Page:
The New American Heartland
September 27–29, 2017
North Carolina: The New American Heartland is a multi-dimensional initiative—highlighted by a three-day gathering on September 27–29, 2017—enlisting scholars, artists, critics, journalists, educators, economic forecasters, policy experts, activists, community leaders, business owners, and others to critically consider North Carolina’s role as a bellwether for the nation.
Exploring Themes, Raising Questions
The complex challenges North Carolinians face in the early twenty-first century are mirrored in communities throughout the United States—economic inequality, disappearing opportunities in small towns and rural communities, and partisan divisions over a host of issues ranging from racial justice, to environmental policy, to immigration.
Through the lens of expressive culture, specifically the dimensions of food, music, and storytelling, North Carolina: The New American Heartland provided a forum for examining North Carolina’s complex and myriad cultural identities and exploring how the arts and humanities can help us better understand and face our shared challenges.
Food and Community
North Carolina’s rich agriculture and aquaculture heritage is exhibited daily on family dinner tables, in restaurants, at farmer’s markets, in the aisles of grocers, and with the food we eat. How our meals are produced and prepared, and by whom, tells us a great deal about ourselves and our values.
In partnership with EducationNC, we explored the worlds of food, and considered how this most central aspect of our daily lives is intertwined with education, changes in demographics, poverty, regionalization and globalization, and the health of all of our people now and in the future. Throughout this three-day event we also directly appreciated the richness and diversity of North Carolina food culture in meals prepared by community chefs employing techniques and traditions from North Carolina’s past as well as those being introduced by new arrivals.
Tradition and Opposition in North Carolina Music
From union songs of the textile mill, to freedom songs of the Civil Rights era, to anthems of transgendered liberation, North Carolina’s rich musical history provides a useful vantage through which to explore the state’s many cultural transitions and political divisions—natives vs. new arrivals; secular vs. sacred; urban vs. rural; as well as separations over race, gender, age, class, and labor.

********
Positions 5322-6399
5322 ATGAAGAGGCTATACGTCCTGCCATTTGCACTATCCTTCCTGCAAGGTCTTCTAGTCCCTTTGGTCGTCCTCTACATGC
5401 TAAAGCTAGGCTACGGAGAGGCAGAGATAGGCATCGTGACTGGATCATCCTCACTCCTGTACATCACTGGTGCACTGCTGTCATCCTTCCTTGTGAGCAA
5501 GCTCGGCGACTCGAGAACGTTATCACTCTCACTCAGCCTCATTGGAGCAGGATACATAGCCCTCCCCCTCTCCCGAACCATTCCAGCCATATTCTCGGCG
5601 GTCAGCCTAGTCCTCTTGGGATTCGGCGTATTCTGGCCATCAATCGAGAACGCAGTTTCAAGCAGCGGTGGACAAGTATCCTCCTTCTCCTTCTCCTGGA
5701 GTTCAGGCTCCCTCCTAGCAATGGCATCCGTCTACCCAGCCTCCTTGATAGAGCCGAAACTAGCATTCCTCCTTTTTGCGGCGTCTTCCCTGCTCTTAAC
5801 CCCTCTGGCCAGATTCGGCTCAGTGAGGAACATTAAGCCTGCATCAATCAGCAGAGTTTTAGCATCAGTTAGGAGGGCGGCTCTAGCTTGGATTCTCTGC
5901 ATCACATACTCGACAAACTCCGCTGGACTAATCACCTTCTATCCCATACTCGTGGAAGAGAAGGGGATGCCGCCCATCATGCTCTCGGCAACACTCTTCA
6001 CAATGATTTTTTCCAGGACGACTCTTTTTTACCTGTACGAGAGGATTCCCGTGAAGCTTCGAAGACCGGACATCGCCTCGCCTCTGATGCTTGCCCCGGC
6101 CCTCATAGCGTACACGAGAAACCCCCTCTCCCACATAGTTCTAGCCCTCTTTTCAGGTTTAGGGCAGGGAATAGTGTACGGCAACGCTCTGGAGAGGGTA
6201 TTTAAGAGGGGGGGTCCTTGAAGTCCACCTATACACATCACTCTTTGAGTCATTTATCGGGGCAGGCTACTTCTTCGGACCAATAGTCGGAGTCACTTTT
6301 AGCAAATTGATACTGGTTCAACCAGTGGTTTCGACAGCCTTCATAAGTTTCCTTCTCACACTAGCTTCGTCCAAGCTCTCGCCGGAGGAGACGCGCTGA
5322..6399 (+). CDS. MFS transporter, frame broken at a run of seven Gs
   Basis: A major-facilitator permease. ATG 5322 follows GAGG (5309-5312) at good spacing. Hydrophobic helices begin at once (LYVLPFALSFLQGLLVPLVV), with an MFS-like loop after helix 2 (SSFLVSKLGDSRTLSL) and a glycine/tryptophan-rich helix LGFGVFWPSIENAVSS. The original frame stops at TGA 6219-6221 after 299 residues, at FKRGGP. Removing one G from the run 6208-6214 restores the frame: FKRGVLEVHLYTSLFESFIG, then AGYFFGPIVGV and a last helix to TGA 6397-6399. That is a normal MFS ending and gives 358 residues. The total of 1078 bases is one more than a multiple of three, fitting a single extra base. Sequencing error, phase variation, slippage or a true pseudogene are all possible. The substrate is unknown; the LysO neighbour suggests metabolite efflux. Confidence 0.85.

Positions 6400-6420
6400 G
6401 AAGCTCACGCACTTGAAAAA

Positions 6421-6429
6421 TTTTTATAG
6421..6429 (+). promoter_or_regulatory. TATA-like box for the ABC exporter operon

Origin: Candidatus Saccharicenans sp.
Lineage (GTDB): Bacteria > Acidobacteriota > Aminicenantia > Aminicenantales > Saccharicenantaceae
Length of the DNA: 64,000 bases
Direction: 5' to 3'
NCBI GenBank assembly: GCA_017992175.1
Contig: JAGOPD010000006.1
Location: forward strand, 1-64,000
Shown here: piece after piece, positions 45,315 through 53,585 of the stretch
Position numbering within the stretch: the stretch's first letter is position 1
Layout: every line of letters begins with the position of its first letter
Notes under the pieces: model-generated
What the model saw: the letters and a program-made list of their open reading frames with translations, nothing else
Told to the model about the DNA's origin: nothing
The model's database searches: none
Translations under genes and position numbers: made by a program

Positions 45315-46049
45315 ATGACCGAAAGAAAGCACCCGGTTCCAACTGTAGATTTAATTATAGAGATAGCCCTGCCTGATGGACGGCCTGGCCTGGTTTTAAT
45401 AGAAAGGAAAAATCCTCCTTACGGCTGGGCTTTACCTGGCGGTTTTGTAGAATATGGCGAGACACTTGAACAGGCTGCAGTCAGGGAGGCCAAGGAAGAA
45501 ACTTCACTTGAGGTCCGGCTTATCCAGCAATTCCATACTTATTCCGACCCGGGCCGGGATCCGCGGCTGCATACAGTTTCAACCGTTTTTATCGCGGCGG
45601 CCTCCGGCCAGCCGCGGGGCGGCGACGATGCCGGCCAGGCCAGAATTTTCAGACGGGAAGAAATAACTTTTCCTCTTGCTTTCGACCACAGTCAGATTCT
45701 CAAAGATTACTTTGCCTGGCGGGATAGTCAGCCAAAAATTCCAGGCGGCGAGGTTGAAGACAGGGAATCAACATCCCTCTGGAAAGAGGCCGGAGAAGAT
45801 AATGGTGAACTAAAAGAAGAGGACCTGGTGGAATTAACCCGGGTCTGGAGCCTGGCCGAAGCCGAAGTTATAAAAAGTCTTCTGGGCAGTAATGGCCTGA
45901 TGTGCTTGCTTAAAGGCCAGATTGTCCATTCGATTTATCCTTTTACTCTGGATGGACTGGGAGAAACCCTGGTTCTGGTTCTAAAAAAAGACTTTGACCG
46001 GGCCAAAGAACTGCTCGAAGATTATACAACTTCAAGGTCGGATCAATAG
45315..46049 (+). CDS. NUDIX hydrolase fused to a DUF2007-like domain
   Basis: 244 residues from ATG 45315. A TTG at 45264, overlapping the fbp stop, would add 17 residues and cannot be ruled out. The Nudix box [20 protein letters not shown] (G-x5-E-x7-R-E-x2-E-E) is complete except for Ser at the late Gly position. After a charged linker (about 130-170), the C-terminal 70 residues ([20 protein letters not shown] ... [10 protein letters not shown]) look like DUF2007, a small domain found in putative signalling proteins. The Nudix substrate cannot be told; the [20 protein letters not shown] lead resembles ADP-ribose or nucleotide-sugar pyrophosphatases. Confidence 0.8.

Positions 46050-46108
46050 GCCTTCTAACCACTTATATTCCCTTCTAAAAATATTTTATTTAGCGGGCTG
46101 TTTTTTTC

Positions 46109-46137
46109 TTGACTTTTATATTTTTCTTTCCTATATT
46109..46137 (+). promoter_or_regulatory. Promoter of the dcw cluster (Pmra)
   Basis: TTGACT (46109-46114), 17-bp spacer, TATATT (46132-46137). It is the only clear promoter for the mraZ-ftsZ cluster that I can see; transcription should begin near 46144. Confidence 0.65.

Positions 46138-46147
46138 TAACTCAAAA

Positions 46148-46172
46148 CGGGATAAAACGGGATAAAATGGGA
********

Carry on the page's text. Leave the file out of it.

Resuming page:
Our discussions explored the role played by music and musicians in the wake of HB2, Black Lives Matter, and the acrimonious 2016 state and presidential elections. We also considered various historical contexts for protest music and musician activism and enlisted a compelling group of musical artists, critics, and scholars to discuss how the musical landscape of North Carolina continues to shape, and be shaped by, contemporary concerns.
In addition to panel conversations, Heartland showcased the variety and talent of North Carolina musicians in a series of performances presented in partnership with The ArtsCenter in Carrboro, NC and Mighty Neighborly.
Storytelling and Sense of Place: Finding Home in the Heartland
From its fiction writers, journalists, filmmakers, documentarians, oral historians, folklorists, photographers, visual artists, and politicians, North Carolina has an especially rich storytelling tradition.
Showcasing narratives that involve legendary characters from folklore as well as the domestic affairs of workers and their families, from sweeping historical convergences to the mundane struggles of people from all walks of life, we explored the nuances of storytelling in North Carolina, especially as it pertains to notions of home, identity, and sense of place.
The politics, economics, educational and cultural dynamics of what makes citizens of our state want to call North Carolina home—as well as the forces that make others feel homeless—were explored by some of our state’s most widely recognized and newly emerging voices.
Cultivating a Deeper Conversation: The National Humanities Center
For the past 40 years, North Carolina has been home to the National Humanities Center, one of the world’s leading institutes for advanced study. The Center provides essential support for the humanities throughout the United States and around the world, encouraging excellence in scholarship and teaching while affirming the vital importance of the humanities in American life.
With North Carolina: The New American Heartland, the Center launched a year-long celebration of the humanities in North Carolina and across the country to cultivate a deeper conversation about the myriad ways the humanities help us understand ourselves, our communities, and our histories.